“…every one of (the) words rang true and glowed like burnin’ coal, pourin’ off of every page like it was written from me to you, but I was not tangled up in blue, I was laughing, I was alive, I was ECSTATIC! This was a joy I hadn’t experienced in oh-so-long!

But I don’t know shit about country. Maybe this is the crap. Maybe this is the stuff those deep into it rail about. Then I realized, I was the target audience, I was fucking IGNORANT!”

I’m here to tell you Bob, you are listening to the crap, and allow me to school you.

You are a fucking genius savant when talking about rock and pop of the past, present and future, but when you stray into country music, I won’t say “fucking ignorant”, but I will say sadly naive.

What you were listening to was the country equivalent of listening to Beyoncé or Fallout Boy. Sad, shallow reproductions of artists that came before that did it not just do it better, but did it in a way that was breathtaking and dangerous. What you were listening to was formula, contrivances and confection.

You pine for the days of the Beatles, Stones and Hendrix. When the Velvet Underground and the Stooges were punching sonic holes in the cultural malaise of the 70’s. If you’re looking for the contemporary country equivalent of that, then you’re not going to find in on Channel 60, “New Country.”

The country equivalent to these ground-breaking artists, the giants that the current talent of country artists are standing on the shoulders of is Johnny Cash, Loretta Lynn, Willie Nelson and Merle Haggard. It’s the Allman Brothers and The Band. It’s Lynyrd Skynyrd, X, Jason and the Scorchers. Buck Owens and Dwight Yoakam.

You’re more likely to find these artists on the Dallas area station Lone Star 92.5 that, despite being a Clear Channel station, is taking risks and plays artists that better represent the spirit you crave. Bands like The Drive By Truckers and the Bottle Rockets. Artists like Hank Williams III and Shooter Jennings. But Lone Star 92.5s are hard to find just as great rock stations are. The playlists are still the most common framework for commercial radio, and playlist are driven by sales.

Shooter Jenning’s band, the .357s comes closer to Led Zeppelin than the comparison you draw between Zeppelin and Tim McGraw. Tim McGraw is less Led Zeppelin and more Peter Frampton.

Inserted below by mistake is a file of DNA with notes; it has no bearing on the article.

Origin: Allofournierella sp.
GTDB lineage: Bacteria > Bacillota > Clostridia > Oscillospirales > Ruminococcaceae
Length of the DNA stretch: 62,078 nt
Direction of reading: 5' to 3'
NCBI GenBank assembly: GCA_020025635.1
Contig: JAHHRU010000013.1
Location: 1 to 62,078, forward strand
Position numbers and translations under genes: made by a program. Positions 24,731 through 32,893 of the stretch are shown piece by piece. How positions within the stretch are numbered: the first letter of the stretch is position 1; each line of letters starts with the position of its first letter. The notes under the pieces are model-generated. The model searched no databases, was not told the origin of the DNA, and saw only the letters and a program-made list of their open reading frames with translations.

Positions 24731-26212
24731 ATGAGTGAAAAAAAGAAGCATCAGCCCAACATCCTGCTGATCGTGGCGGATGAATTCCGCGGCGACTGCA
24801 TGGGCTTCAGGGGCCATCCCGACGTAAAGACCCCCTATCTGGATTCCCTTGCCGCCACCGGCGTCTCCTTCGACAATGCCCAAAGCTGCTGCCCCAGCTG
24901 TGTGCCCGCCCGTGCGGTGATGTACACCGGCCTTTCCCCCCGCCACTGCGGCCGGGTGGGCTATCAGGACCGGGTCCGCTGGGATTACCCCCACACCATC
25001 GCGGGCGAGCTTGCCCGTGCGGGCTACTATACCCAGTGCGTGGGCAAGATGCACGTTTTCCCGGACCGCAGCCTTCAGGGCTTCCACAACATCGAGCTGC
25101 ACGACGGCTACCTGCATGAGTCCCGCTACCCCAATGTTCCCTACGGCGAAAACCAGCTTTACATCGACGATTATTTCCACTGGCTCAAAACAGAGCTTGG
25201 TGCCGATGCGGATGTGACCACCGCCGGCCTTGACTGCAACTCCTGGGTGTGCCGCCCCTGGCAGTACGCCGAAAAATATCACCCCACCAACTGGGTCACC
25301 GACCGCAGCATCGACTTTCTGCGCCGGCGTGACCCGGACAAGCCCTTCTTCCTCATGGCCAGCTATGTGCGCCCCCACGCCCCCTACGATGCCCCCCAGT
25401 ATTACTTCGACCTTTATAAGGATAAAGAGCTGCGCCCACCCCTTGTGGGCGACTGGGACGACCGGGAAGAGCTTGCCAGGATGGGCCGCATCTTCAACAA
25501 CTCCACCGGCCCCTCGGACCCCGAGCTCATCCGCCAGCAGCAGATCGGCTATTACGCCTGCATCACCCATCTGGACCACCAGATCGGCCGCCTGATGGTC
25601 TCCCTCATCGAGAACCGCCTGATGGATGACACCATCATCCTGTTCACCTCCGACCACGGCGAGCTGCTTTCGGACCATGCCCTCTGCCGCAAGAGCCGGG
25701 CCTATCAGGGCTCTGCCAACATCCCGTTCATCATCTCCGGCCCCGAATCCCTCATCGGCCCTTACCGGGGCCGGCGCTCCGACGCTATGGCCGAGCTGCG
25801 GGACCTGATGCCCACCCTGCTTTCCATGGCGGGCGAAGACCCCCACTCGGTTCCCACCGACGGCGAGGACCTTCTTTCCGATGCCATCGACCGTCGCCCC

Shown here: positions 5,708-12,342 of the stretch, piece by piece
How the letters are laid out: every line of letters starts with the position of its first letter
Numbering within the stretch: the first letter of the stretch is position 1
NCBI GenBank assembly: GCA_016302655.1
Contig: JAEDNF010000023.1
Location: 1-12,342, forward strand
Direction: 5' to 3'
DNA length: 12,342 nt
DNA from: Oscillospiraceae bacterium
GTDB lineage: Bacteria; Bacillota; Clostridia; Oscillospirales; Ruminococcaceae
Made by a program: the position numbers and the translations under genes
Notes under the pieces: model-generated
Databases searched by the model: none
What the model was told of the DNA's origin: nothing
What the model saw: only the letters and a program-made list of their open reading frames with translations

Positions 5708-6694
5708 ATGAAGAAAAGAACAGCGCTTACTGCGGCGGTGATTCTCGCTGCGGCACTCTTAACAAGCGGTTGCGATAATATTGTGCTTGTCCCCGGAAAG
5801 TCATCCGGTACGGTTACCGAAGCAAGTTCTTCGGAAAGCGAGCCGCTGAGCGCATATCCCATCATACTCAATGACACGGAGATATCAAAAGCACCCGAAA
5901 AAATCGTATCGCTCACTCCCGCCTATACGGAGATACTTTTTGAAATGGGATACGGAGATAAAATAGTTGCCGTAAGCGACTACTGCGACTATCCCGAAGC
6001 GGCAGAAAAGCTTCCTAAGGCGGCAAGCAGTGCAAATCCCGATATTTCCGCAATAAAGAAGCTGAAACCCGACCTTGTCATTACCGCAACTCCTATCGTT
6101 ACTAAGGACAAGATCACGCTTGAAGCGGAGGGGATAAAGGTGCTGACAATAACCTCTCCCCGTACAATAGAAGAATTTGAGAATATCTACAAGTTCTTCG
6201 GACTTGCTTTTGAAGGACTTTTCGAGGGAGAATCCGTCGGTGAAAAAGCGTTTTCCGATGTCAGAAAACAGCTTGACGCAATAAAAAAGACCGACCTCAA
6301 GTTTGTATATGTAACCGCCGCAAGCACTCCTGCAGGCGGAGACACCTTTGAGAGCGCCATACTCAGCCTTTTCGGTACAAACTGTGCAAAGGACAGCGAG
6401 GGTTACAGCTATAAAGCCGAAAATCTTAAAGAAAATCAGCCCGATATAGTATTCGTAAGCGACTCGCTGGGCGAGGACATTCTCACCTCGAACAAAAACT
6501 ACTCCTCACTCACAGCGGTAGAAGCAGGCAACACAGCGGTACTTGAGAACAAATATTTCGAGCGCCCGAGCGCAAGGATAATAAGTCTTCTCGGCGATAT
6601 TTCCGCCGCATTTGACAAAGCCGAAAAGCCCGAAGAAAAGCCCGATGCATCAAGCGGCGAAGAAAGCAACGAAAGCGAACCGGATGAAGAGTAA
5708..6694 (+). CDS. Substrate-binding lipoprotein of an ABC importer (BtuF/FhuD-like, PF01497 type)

There is great country music out there and Bob Lefsetz, with a little counseling, is just the gauge that will recognize it. I for one would love for him to turn his laser eye on the Nashville money machine and the way it takes great talent and churns out dull, gray sausage.

Nashville Skyline on Miranda Lambert

the risk of being not only a Chet Flippo (CMTs Nashville Skyline) fanboy but one for Ms. “crazy chick” Miranda Lambert as well. Chet’s latest post (thanks 9513) on Miranda’s rise to stardom on her own terms and some of the cool things she’s done that lends her more cred than most of her other Music City counterparts:

She learned a valuable lesson in songwriting with her first album. The title song, “Kerosene” — which really put her on the musical map — sounded very much like Steve Earle’s “I Feel Alright.” Very much like it. After that was brought to her attention, she added Earle’s name as her co-writer on the copyright. And on the royalties. She told Barry Mazor in a No Depression interview, “I didn’t purposefully plagiarize his song — but unconsciously I copied it almost exactly. I guess I’d listened to it so much that I just kind of had it in there.” Well, hell, outlaws rip each other off now and then. But then they usually own up about it — as she did — very quickly.

Cool, no? How many other Nashville Star and CMT alum would go out of their way to credit Earle (and share royalties with him) rather than dispatch a labels lawyers to pay him off? Class act! Miranda is making me proud of Texas in a way that Willie and the Chicks did.

Miranda Lambert Makes The Cover of No Depression – Hell Reports Snow

I don’t know what it is, the end times, global warming, whacked mojo…but Miranda Lambert seems to be winning the hearts and minds of Nashville pop lovers as well as the crowd. I mean she’s on the cover of the yall’ternative bible “No Depresssion” for crips sake! (Yeah that her swinging her hair all rocking out like.) First the white trash American Idol (I mean that in a good way), a performance at the ’05 CMA Awards and now ND?
I mean ND has indy darlings The Shins on the last cover. What are they trying to do? Rise from relative obscurity and sell magazines?

I mean what’s next? Toby Keith on the cover of Spin? Carrie Underwood on the cover of Playboy? Okay, I could actually imagine that last one.

Good on the fellow Texan on all the good vibes and good on No Depression for risking their hipster cred to feature great music!